hi! came here looking to see if we were winterizing correctly. seems like we're on track. for new beekeepers, here's a link to a picasa album i uploaded so you can see step-by-step how we winterize a hive in the middle midwest (iowa). (haven't done a web album before so i hope this works!)
Nice, that's basically how I did it too. I put 4" of foam instead of two, but didn't wrap over the top with the tar paper. Lots of bees out as soon as the sun hit the hive even though it was only 10 deg C.
First insulation keeps heat out as well as it keeps it in. keeping ice frozen would be the result of keeping heat out.
Second is an understanding of how insulation works. there are several ways but the most common and the one that applies to snow. Air is a poor conductor of heat or in other words a good insulator. Btu it has to be unable to move. most insulation such as foam. fiberglass batting etc are simply trapping air in pockets. that is how they insulate. snow has a lot of air trapped in it.
In order for any insulation to help a hive stay warm. the hive has to get warm first. Otherwise it will help the hive stay cold.
Significant Minority vs Insignificant Majority, 20% of causes produce 80% of the effects.
Wow, nice pics. Thanks for the link.
Benjamin Schneider, CEO of Prairie Wind Bee Supply - New & Improved Website! http://prairiewindbeesupply.webs.com/
To answer the lake question, it is as much about the snow being white as it is its insulation capacity. White snow reflects more sunlight than ice which is usually dark blue/green slowing the melting process. Water is even darker. That's why when the ice goes in the spring it happens exponentially on a sunny day. The larger the area of exposed water, the greater the heat it absorbs, the faster the ice recedes and exposes even more water, repeat.
re: wrapping your hive like a package. When February comes and you want to add pollen patties or fondant to feed, it looks like it would be difficult to unwrap to open the hive up enough to get the food onto the inner cover. What do you do in that case?
Fortunately in Perth Western Australia we don't need to wrap our hives. . 5 degrees C is a cold night with a few frosts on rare occasions. I do read with interest the additional problems posed by your climate and pests.
Just curious, what does it cost to wrap the hives in tar paper and can it be reused. Tar paper is not a common product here.
cost for supplies: maybe $1 or $2 USD per hive ... at the most. get your supplies off craigslist (classifieds), and it's even less. yes, fold it all up real nice and neat and it's reusable for YEARS.
you might have tar paper there, just called something else. this is the thick, black, kraft-like, waterproof paper that is used on a roof before the shingles are installed.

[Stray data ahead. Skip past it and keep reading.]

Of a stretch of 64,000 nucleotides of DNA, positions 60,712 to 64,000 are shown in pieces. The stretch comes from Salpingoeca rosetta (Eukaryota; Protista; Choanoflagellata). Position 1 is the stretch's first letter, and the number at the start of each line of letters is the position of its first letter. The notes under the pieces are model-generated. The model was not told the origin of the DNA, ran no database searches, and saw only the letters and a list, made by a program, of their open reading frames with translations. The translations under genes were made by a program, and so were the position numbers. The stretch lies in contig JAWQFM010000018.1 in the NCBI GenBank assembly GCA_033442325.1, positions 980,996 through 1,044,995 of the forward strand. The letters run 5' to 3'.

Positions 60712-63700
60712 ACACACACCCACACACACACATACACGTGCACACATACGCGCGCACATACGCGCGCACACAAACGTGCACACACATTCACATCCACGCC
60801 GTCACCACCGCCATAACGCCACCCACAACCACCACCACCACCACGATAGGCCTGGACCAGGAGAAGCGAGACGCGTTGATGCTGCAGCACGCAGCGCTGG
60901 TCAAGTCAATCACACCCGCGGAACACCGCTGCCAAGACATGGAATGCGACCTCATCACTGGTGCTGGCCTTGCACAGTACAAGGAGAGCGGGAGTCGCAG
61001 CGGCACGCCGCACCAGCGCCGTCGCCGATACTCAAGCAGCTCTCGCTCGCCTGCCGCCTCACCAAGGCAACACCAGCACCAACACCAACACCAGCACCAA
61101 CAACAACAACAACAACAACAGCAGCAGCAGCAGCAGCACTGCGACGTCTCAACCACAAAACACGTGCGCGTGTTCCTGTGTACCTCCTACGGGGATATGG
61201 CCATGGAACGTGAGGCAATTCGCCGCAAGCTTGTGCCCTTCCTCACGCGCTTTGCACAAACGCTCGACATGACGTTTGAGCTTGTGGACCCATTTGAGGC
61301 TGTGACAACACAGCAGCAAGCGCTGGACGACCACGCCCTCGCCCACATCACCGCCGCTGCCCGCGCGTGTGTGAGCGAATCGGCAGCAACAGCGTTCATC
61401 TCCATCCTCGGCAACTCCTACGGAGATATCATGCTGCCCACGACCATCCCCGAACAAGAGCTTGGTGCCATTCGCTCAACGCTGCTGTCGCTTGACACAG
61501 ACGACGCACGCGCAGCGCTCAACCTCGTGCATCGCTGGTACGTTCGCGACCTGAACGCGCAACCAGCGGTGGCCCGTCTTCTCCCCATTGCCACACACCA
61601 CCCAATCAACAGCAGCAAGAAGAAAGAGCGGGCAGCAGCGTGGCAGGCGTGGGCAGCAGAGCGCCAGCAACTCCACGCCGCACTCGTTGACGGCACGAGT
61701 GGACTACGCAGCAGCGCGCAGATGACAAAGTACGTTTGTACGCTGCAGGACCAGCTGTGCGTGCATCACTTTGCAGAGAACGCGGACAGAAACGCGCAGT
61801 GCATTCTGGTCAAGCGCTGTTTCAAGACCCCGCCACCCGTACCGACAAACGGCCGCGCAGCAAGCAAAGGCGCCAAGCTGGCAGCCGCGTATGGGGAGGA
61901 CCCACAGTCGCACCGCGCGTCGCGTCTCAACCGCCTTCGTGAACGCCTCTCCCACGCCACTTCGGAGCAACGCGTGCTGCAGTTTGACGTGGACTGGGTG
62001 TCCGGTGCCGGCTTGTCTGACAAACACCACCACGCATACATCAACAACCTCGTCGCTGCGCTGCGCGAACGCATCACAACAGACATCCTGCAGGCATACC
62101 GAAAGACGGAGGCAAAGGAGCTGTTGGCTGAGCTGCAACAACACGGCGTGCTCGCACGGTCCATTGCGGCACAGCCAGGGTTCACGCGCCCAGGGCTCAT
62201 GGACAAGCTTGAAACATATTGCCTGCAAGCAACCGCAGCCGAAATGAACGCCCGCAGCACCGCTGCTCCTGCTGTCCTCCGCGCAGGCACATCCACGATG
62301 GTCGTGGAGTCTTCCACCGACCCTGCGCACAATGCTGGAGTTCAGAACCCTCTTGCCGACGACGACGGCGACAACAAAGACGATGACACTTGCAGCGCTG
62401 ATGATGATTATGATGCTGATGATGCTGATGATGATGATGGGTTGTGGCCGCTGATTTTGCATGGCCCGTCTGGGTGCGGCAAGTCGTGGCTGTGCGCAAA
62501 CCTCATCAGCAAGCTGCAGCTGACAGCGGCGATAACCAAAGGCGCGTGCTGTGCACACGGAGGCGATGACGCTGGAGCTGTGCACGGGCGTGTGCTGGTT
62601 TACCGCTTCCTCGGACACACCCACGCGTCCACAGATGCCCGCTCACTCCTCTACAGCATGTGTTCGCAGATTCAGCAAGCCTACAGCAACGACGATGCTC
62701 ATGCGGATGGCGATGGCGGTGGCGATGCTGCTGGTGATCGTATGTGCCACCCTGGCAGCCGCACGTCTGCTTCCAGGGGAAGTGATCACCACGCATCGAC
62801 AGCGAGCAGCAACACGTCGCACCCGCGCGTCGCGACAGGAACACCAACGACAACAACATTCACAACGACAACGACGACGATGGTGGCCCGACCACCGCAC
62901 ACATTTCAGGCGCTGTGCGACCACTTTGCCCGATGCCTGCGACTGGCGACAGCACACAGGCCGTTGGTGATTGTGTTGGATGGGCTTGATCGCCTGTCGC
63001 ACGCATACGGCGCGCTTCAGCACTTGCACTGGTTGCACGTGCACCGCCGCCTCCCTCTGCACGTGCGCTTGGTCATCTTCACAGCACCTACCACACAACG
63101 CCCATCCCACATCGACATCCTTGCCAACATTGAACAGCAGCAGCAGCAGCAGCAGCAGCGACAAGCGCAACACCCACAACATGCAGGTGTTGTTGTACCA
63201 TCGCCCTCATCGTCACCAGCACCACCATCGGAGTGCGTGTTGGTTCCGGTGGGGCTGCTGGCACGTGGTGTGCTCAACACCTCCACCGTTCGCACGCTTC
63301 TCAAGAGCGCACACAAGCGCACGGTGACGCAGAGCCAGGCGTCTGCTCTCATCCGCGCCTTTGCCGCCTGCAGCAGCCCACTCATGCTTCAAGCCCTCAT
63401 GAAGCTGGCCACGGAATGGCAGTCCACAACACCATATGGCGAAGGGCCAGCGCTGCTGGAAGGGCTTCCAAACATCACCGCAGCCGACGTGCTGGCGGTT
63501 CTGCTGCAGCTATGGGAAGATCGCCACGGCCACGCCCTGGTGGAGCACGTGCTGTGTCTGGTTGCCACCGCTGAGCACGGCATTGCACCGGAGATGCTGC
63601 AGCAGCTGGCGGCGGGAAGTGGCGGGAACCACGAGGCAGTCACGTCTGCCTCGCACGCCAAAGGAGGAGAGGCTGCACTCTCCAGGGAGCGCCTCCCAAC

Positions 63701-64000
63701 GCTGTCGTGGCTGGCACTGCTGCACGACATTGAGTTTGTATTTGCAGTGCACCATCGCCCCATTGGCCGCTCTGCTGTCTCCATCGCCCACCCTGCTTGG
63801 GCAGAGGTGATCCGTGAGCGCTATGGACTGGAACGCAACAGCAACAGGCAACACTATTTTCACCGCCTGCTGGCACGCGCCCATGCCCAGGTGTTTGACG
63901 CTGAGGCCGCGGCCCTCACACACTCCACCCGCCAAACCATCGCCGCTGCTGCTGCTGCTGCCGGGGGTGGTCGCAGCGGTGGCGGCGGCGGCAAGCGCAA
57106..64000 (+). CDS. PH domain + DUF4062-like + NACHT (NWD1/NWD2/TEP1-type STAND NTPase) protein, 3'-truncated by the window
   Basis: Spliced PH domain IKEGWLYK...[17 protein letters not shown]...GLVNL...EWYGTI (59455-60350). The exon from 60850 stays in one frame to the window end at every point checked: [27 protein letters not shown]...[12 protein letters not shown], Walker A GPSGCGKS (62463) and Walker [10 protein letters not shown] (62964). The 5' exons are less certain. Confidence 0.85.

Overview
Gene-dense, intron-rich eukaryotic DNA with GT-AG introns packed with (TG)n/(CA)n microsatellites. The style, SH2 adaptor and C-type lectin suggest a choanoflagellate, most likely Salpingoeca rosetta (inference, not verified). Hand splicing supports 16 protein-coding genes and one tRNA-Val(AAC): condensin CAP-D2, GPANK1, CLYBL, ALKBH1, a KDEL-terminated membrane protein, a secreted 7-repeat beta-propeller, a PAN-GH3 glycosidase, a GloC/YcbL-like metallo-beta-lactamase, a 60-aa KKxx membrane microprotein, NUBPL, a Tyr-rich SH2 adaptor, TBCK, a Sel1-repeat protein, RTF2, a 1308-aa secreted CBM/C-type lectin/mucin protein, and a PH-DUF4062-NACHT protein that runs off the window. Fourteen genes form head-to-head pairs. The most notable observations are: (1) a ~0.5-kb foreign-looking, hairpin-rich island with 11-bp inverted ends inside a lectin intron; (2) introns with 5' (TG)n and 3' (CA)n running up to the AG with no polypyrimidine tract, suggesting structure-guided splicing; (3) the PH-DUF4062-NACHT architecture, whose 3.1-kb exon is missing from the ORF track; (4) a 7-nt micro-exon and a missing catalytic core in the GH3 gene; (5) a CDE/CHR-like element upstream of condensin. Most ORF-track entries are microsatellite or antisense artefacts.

Go to the above link for survey results on winter prep. of hives.
The only thing that had a significant effect was providing a top entry.
Thanks to Soloman Parker for leading me to this information.
Julysun elevation 23 feet. 4 Hives, 2 years.
Thank Blue ribbon
I know what it is and what it is generally used for in the US. Its not used in Australia for roofing as far as I know. The roofing here is clay or cement tiles, or colour-bond corrugated metal. I was wondering what the cost and effort was.
well we will see what happens in the spring.
I purchased a Walter Kelly top.https://kelleybees.com/Images/Products/49Ajpg
I have four inch styro-foam insulation taped to the outside of the hive on the top cover to provide less heat loss, or gains.
Wrapped with the foil insulation, my theory is for the moisture to leave through the vented supers, which are located in the top, loosely wrap the hive with the bubble wrap, any moisture with escape through the vent holes to the outside of the hive.
I taped the insulation with aluminum type.
I also purchased a laser thermometer so I can tell temps inside the hive when I need to.
It's a gun where you point and it tells the temperature where the laser lands.
We have 14 inches of snow on the ground temperatures around Thirty in the day, and twenty-seven at night.
Next week it will be cold, I'm not going to bother the girls until it gets warmer.
I have a entrance reducer, attached to the aluminum tape, and acts like a hinge, when it warms up, I can lift the entrance reducer, and get a true temperature inside the hive from the bottom.
Soon as the weather breaks, I'm ripping the bubble wrap off these hives, and we we go from there.
I might have two dead hives too! we will see.